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Scientists Turn Bacterial Molecules into Potential Drug Molecules

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    Scientists have figured out how to turn bacterial molecules into potential drug molecules.   Scientists at Syracuse University say they have created molecules that mimic and dominate toxic ones secreted by bacteria. They believe that these molecules might be turned into potential drugs.

    “Using toxic molecules to develop therapeutic agents, such as a vaccine, is not easy,” explains Yan-Yeung Luk, Ph.D., associate professor of chemistry “We’re just beginning to understand how some molecules, synthetic or naturally occurring, control the activities of bacteria. This will help us develop, among other things, drugs with many different applications.”

    The Luk Research Group, which published its study (“Chemical Signals of Synthetic Disaccharide Derivatives Dominate Rhamnolipids at Controlling Multiple Bacterial Activities”) in ChemBioChem, is focusing its attention on Pseudomonas aeruginosa, a microbe that causes many diseases and illnesses, including cystic fibrosis. Like other bacteria, P. aeruginosa produces a range of molecules that guides various activities. Among these molecules are rhamnolipids, which are made up of rhamnose sugar rings and fatty acids, and are able to reduce the surface tension of water. While rhamnolipids have been studied for decades, scientists don’t really know how they affect bacterial behavior.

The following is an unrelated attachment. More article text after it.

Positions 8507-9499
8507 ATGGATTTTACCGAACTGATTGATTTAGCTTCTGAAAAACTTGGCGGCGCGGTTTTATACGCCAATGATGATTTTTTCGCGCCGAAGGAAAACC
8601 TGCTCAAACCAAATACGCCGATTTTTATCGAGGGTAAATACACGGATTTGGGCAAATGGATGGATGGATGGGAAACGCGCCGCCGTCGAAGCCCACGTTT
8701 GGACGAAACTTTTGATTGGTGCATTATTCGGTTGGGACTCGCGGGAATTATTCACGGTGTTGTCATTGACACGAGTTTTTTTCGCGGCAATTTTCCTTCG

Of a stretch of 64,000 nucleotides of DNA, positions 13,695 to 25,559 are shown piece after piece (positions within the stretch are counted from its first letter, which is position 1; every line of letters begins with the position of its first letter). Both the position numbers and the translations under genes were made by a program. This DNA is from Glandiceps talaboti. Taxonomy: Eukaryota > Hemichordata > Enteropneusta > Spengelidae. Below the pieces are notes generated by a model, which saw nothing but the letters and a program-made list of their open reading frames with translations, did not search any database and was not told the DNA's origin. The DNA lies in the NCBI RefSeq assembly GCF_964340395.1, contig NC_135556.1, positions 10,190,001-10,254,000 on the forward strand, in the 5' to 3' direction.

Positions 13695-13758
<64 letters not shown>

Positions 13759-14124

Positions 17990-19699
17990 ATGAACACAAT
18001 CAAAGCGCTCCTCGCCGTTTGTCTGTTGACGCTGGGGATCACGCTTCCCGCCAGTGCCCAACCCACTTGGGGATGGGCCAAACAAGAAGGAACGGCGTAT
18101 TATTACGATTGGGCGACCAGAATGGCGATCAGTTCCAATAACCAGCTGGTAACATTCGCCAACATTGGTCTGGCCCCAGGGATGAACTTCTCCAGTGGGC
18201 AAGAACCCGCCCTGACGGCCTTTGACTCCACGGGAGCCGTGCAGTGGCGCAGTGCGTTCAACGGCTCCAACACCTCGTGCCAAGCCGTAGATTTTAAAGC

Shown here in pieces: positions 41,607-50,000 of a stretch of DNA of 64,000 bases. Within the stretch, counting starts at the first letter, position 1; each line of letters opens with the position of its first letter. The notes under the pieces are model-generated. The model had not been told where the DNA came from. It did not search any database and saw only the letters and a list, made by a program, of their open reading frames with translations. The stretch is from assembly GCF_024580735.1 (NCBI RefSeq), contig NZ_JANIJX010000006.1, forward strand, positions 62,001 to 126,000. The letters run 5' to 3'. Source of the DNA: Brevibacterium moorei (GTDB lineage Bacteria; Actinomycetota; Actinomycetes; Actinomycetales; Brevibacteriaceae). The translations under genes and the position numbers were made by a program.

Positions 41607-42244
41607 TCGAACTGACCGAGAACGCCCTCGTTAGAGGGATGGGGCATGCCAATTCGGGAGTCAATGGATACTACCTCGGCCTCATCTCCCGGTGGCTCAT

Dr. Luk and his colleagues design molecules that control such behavior. Their latest creation is a class of molecules called synthetic disaccharide derivatives (DSDs), which take over the chemical signaling of rhamnolipids to control activities such as biofilm formation, bacterial adhesion, and swarming motility.

    The team also discovered a subset of DSDs that dominates the function of rhamnolipids and has demonstrated capacity for a range of new, unexpected bioactivities. The latter includes phenotypic switching, in which bacteria abandon their original phenotypes to change into two different phenotypes, and bacterial adhesion, considered the first step in colonization and biofilm formation.

    “Biologists know how rhamnopilids are made by bacteria, and can knock out their production, but they don’t fully understand how rhamnolipids work, specifically, how they control different types of bacterial activities,” continues Dr. Luk.

    In addition to being nontoxic and biodegradable, rhamnolipids can withstand extreme temperatures, salinity and acidity. As a result, they have many useful chemical and biological properties. Dr. Luk says that developing rhamnolipids into therapeutic agents has been speculated about for years, but without successful results. He hopes his group’s synthetic approach is the exception. After designing and synthesizing two chemical libraries of molecules, Dr. Luk’s third one contained two DSDs whose structures dominated the functions of rhamnolipids, offering the potential for many applications. It is from these two molecules that Dr. Luk’s team is making new ones.

    “By determining the important structural features of DSDs, we’ve figured out how to control the behavior of P. aeruginosa,” adds Dr. Luk. “At the same time, DSDs have enabled a series of novel biological phenomena that are starting to reveal how rhamnolipids work, something that has baffled scientists for a long time. It’s exciting to be on the brink of discovery.”

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